Ninety-year-old Hilaria Bustamante casts a tearful gaze at a wall plastered with photos of departed fellow sex slaves, vowing to demand justice during a historic visit to the Philippines by Japan’s emperor starting Tuesday.
Unbowed despite painful arthritis, the oldest known living Filipina “comfort woman” said she would join street protests to continue an unsuccessful campaign that has lasted more than 70 years.
“Many of us have died without seeing justice, but we will fight until our last breath,” Bustamante told AFP in a voice trembling with anger at a shelter in Manila for the now elderly women, run by advocacy group Lila Pilipina.
“We want to tell Emperor Akihito: pay your debts. We are holding you accountable for the sufferings of the comfort women during the war.”
Up to 200,000 women in Asia, many of them South Koreans but also from China, the Philippines and what is now Indonesia, are estimated to have been forced to provide sex to Japanese soldiers during World War II.
Only 70 known Filipina victims are still alive, according to Lila Pilipina.
Japanese leaders and senior officials have over the decades offered apologies and compensation money to the Filipina victims, albeit deliberately sourced from the private sector rather than the government.
The women have deemed these efforts insincere, demanding instead an apology that comes with reparations directly from the Japanese government, as well as inclusion of the comfort women’s plight in its official history books.
Seoul struck a landmark deal with Tokyo last month for a one-billion-yen ($8.3 million) payment and a “heartfelt apology” for the South Korean comfort women.
A similar deal for the Filipina victims is not on the agenda.
Despite intense lobbying from the women, the Philippine government has not initiated similar negotiations with Japan.
Philippine foreign affairs spokesman Charles Jose told AFP the matter would not be raised during Akihito’s visit, the first ever by a reigning Japanese emperor.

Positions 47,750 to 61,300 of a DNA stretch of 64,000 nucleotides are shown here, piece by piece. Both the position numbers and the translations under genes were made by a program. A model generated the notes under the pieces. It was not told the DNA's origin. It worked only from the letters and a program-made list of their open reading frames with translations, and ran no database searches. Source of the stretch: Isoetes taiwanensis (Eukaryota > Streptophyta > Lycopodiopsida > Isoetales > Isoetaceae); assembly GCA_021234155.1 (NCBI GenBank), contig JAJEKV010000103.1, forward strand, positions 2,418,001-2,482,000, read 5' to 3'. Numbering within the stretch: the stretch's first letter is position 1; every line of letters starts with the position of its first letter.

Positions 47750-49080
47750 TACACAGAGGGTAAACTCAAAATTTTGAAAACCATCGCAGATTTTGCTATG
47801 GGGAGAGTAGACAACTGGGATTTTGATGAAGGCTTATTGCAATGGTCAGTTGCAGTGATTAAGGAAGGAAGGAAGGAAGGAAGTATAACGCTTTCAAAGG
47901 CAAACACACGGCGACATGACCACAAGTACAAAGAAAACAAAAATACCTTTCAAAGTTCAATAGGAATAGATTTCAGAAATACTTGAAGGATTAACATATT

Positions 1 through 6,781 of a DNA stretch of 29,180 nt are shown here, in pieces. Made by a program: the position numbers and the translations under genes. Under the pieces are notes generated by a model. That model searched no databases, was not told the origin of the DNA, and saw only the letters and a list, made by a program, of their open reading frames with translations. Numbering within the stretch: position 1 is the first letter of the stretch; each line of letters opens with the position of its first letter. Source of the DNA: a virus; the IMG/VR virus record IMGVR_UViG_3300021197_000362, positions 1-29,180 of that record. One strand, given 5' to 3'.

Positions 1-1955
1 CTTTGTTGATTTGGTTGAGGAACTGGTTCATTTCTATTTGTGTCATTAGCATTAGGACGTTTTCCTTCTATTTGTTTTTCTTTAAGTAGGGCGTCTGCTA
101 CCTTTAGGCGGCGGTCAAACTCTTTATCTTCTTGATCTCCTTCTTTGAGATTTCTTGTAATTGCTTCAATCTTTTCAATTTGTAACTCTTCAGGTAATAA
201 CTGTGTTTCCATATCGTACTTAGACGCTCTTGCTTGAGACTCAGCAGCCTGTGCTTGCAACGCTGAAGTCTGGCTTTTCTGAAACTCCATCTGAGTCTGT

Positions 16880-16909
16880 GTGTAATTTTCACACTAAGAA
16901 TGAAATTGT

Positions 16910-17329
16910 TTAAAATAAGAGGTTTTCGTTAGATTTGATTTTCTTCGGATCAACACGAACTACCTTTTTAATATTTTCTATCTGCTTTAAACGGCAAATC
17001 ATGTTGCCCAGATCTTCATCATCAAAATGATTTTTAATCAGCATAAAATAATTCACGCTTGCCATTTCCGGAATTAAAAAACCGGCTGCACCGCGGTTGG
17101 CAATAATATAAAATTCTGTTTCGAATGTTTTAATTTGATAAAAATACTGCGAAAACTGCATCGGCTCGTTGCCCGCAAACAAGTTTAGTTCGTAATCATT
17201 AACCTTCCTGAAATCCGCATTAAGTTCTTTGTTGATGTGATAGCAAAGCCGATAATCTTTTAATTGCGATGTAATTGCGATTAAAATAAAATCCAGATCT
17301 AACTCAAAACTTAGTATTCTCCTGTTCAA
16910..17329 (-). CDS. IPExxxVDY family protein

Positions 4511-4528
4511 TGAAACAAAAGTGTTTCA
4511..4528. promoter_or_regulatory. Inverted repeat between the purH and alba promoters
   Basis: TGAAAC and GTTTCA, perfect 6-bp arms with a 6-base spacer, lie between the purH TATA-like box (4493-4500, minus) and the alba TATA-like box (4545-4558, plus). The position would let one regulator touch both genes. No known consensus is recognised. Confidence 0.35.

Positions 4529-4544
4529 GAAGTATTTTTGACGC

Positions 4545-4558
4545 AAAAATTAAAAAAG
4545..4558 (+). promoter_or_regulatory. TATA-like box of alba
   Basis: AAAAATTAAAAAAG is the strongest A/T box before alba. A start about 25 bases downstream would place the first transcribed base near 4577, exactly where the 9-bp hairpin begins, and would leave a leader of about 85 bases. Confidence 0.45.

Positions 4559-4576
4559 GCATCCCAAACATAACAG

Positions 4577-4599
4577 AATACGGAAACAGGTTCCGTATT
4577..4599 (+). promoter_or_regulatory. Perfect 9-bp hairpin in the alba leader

The Philippines and Japan have become close allies since the war, and Akihito’s five-day visit is to celebrate 60 years of renewed diplomatic relations.
Japan is the Philippines’ biggest source of foreign investment and aid. The Philippines has in recent years also increasingly looked to Japan for military help to counter Chinese expansion in the South China Sea.
But for the comfort women, glossing over the war crimes is impossible.
“It’s a nightmare that never ends. We walk with heavy hearts and we don’t know who to turn to for help,” Estelita Dy, 85, told AFP, as she tearfully recalled the day she was brought to a military brothel.
Dy said she was aged just 14 and buying food in a market after a long day of digging at a construction site when a truckload of Japanese soldiers started rounding up suspected spies.
Dy said she tried to run away but tripped and fell to the ground. A Japanese soldier grabbed her by the hair and threw her to the back of the truck, she said.
Dy said she stayed in the brothel for three weeks.
“Every time I was raped. I would just close my eyes, cry and pray that it will be all over soon,” she said, fidgeting with her fingers to relieve anxiety.
A Filipino spy working for the Japanese helped her escape, she said.
Dy, who later married and had two children, blames her weak hearing on having her face banged on a table by a Japanese solider who then raped her.
Dy, who worked as a rice cake and soda vendor, said she was lucky her family accepted her fate.
Many others, she said, were condemned and driven out of their homes by conservative parents.
At Lila Pilipina’s rundown office in Manila’s suburbs, the former sex slaves came to depend on the refuge where they found comfort in shared suffering.
The now-faded walls are painted purple, the colour of the local feminist movement.
The women there affectionately call each other “lola”, the Filipino word for grandmother.
“Calling each other ‘lola’ shows that they are bonded by the same struggle,” said Rechilda Extremadura, who runs Lila Pilipina.
“They come here to cry their hearts out. They yearn for the familiar touch of someone who understands exactly what they’re going through.”
Bustamante, one of only 10 Filipina comfort women physically able to join the rallies planned for this week, said her fellow women gave her the strength to continue fighting for justice.
“This is an uncertain fight, but we will not stop,” she said.